Mismanagement of prisoner IT system exposed

The government’s plan to build a single system to manage the information of all prisoners and offenders on probation is late, over-budget and will eventually provide less functionality than required because of the inability of senior management to handle such a complex project, according to a new report by the National Audit Office (NAO).

The National Offender Management Information System (NOMIS) project was approved in 2005, and was expected to cost £234 million until 2020. After just two years, the project had burned through £155 million, and was somehow two years behind schedule.

The government imposed a moratorium on the project, before splitting it up into five lesser projects. Roll-out of those projects will commence in April 2009, and the total spend by completion in 2011 is expected to have been £513 million.

The NAO report criticised project leaders for being overly optimistic. “The desirability of the project’s aims appears to have overly influenced decision-makers, leading to the failure to evaluate other technical options sufficiently and establish realistic budget, timescales and governance for the project,” it said.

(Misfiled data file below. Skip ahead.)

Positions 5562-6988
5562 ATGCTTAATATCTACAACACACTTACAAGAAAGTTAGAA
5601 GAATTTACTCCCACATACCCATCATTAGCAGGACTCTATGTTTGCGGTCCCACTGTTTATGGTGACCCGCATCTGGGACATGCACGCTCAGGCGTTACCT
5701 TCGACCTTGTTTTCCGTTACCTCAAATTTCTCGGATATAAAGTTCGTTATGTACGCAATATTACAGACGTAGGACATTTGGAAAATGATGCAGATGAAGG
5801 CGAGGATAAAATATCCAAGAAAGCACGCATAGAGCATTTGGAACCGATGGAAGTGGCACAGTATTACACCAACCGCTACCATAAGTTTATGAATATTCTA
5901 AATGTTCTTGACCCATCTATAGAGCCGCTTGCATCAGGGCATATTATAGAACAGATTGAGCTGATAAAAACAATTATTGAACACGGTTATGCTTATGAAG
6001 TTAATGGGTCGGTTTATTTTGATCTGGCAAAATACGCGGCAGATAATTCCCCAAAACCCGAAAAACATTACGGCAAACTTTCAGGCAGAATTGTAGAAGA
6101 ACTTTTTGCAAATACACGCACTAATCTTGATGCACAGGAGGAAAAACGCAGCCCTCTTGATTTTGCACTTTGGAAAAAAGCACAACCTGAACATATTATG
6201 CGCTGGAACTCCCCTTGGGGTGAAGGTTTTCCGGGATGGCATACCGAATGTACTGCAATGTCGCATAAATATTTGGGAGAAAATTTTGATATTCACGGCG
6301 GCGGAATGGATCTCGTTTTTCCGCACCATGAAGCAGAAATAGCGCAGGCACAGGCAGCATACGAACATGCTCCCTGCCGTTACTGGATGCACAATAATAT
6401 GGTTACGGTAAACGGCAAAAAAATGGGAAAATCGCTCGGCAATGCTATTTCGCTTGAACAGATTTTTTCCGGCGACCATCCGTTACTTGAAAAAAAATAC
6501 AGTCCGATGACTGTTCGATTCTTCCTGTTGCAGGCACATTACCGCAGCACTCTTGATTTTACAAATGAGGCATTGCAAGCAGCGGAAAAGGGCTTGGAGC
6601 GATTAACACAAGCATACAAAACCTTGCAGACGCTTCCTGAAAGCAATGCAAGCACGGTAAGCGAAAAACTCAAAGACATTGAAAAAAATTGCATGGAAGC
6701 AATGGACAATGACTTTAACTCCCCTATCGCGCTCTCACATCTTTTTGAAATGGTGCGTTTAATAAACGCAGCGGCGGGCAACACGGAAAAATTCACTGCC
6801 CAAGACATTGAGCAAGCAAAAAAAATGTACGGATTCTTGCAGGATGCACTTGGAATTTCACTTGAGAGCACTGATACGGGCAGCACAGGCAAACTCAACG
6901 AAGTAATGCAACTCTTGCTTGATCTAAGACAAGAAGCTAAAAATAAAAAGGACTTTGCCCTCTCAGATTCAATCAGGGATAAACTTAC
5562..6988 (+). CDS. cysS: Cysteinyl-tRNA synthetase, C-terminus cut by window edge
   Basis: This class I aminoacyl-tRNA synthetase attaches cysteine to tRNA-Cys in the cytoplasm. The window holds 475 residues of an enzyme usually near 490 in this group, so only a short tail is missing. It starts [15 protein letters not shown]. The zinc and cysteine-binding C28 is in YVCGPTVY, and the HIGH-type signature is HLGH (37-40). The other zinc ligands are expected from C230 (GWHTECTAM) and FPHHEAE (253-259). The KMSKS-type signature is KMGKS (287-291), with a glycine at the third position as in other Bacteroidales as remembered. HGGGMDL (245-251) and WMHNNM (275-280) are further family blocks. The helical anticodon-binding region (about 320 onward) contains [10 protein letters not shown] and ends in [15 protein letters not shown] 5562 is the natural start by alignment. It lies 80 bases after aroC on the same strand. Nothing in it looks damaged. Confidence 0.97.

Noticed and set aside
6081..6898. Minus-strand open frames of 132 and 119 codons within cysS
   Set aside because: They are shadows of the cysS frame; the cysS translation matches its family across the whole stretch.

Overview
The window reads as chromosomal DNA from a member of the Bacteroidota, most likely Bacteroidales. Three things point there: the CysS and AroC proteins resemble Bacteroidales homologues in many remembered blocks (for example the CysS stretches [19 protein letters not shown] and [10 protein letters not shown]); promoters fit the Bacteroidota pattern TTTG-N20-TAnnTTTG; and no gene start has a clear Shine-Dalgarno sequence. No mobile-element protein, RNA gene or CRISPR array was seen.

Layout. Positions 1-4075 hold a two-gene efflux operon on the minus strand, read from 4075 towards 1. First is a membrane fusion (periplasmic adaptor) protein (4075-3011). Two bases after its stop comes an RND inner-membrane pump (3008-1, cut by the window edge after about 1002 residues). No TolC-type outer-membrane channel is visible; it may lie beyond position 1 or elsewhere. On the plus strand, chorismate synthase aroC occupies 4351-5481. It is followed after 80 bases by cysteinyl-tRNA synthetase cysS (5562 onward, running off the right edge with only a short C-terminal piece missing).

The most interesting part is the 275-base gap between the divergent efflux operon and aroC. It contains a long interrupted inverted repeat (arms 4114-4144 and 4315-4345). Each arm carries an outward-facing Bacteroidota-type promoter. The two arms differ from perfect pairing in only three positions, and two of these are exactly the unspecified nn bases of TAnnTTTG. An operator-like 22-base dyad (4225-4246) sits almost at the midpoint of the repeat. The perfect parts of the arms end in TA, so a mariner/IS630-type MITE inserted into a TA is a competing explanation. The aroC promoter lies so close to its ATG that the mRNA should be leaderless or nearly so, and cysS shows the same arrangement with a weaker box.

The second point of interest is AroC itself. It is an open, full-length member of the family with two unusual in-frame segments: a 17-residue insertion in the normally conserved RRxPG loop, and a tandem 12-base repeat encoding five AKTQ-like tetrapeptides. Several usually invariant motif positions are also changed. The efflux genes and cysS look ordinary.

Specifically, it listed inadequate oversight, governance and programme management, as well as underestimating the complexity of the project and the business change required to make it successful, as reasons for the failure.

The failure to manage supplier relationships was also implicated. “NOMS’s relationship with its suppliers, particularly [IT services provider] EDS, deteriorated during 2005 and 2006, and it did not make best use of their expertise,” the report said.

“Significantly, NOMS did not seek to revise its contractual arrangements with Syscon, the software developers, immediately [when] the extent of the customisation became clear,” it added. “Syscon is now able to market the improved software, but taxpayers will not benefit from their investment in the product.”

Pete Swabey

Pete Swabey

Pete was Editor of Information Age and head of technology research for Vitesse Media (now Bonhill Group plc) from 2005 to 2013, before moving on to be Senior Editor and then Editorial Director at The...

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